Younger children who want to participate? This is tricky. In Waldorf schools (and most schools), age segregation is such a "norm," that many do not think outside of that box. In home education, however, everything is 'out of the box'! Some folks come to Waldorf after a long foundation of home education which tends to value family and doing things together over any designated curriculum. We had one family with an older girl (about 12) and a very active and enthusiastic younger brother (about 9). In this case, the family was not supportive of the sister participating without her younger brother who very much wanted to participate. So we agreed that he could do so if he went to all the training, etc. He did great and was really quite capable, even with the more challenging events like the discus!

Another boy about the same age wanted to participate as well. He did not make it to the initial trainings for the discus or the Greek wrestling, and it was impossible to 'catch him up,' so he did not participate in those events.

As we got closer to the date, we recruited 2 parents of younger children and 1 whose daughter had returned to school, to be our judges: the gods! Below is pictured Zeus, to his right, his "wife" Hera, and to his left, Aphrodite. These also arrived to the Games with their cherubs in tow -- dressed for the occasion. In addition, anyone with younger children was invited to have them dress as cherubs, too.

Again, my handouts from Edmund Knighton proved to be invaluable in training the judges! The handouts included all the information on exactly WHAT to look for in the judging of each event. I think I somehow made score sheets for them as well -- I don't exactly remember! Also, a key part of the judging is to award not only the fastest or the one who threw the furthest, but also the athlete who demonstrated the most BEAUTY and GRACE in each event.

Here are the athletes relaxing before the games with plates of grapes and nuts for nourishment.

The athletes listen to Zeus's address before the games begin.

We borrowed discuses (disci?) from a nearby school teacher. If you can get at least 2.

Getting ready to throw. This event takes a lot of practice and you have to break it down into several steps.

Watching it fly. The mom in the background was one of the ones who helped with the training. She and I did most of the measuring, etc., and then reported to the judges. You don't want your judges to have to run around measuring. Just let them watch for the beauty and grace. They will record the numbers as you tell them.

You can have the kids make their own javelins (or buy them but they can be quite expensive). We found very nice dowels at Home Depot. The children carved the points and sanded them down. You can experiment with adding a weight if you'd like, although I think we ended up NOT using the weights. Pieces of copper tubing might work. You can use some felt if they are too loose and maybe a glue gun.

"Draw back & aim."
"Fire when ready!"

The Greek wrestling was definitely the highlight of our Games! We designed an elaborate Tournament schedule, where each person was matched with every other person for Round 1. (It was truly a mathematical feat for me!) But do whatever works for your group.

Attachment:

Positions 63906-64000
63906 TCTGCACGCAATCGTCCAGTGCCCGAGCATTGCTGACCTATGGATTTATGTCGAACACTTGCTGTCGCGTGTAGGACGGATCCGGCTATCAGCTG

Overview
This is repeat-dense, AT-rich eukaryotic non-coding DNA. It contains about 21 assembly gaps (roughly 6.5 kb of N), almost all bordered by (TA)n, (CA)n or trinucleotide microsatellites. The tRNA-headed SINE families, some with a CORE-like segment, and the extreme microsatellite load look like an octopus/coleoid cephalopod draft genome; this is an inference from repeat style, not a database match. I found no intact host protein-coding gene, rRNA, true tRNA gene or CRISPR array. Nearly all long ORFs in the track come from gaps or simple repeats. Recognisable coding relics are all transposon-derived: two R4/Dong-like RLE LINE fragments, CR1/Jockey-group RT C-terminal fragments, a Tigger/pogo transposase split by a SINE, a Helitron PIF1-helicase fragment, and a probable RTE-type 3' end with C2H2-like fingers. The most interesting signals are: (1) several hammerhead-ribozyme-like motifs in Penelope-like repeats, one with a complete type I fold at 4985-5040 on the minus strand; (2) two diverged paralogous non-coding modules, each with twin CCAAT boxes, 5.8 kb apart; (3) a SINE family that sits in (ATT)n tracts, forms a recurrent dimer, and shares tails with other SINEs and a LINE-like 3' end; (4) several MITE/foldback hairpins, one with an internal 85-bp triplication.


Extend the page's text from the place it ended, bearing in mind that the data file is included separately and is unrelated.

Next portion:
The circles that you see on the grass we made from flour! It looks like that chalk dust they use on baseball fields, but flour works well, too! We used the flour anywhere we needed lines on the grass.

Always shake your opponent's hand before beginning!

Recruit one or two parents to be the time keepers. I don't remember how long each round was -- maybe 30-60 seconds. For the semi- finals and final rounds, they were longer.

Hardly anyone stepped out of the ring (an automatic loss), so the judges had to really focus on form and beauty to determine who made it to the semi- and final rounds. Lots of girls did!

Location: find a park with lots of green grass. We also looked for one with a big sand pit. In this case, it was a sand volleyball court. This is great for the running long jump. You want them to land in sand! (The sand pit was also a great place for the younger children to play if they got tired of watching the big kids at the different events. I brought some buckets and shovels to keep them busy.)

The mom on the left did the measuring. The dad on the right raked (or swept?) the sand smooth after each jumper.

Little kids! ALL children love to run and jump, so we allowed all of them to participate (even without training! it's something they just DO anyhow, right?) in these 2 events. It helped them to feel included and part of the festivities.

At the end, we had an awards ceremony. You can find lots of interesting things for medals at your local craft supply store.

Oh, the athletes wore white t-shirts and light colored shorts. One family had a great idea of slipping a piece of string or yarn through each sleeve and up through the neck and tying it; it shirred up the sleeves and made it look very "Greek."

Of course, we finished off with a fabulous Greek Feast (potluck!). We continued the day into the afternoon with lots of fun relay races for all of the children, some with water balloons and a fun water balloon fight.

Some pictures of 5th Grade India Block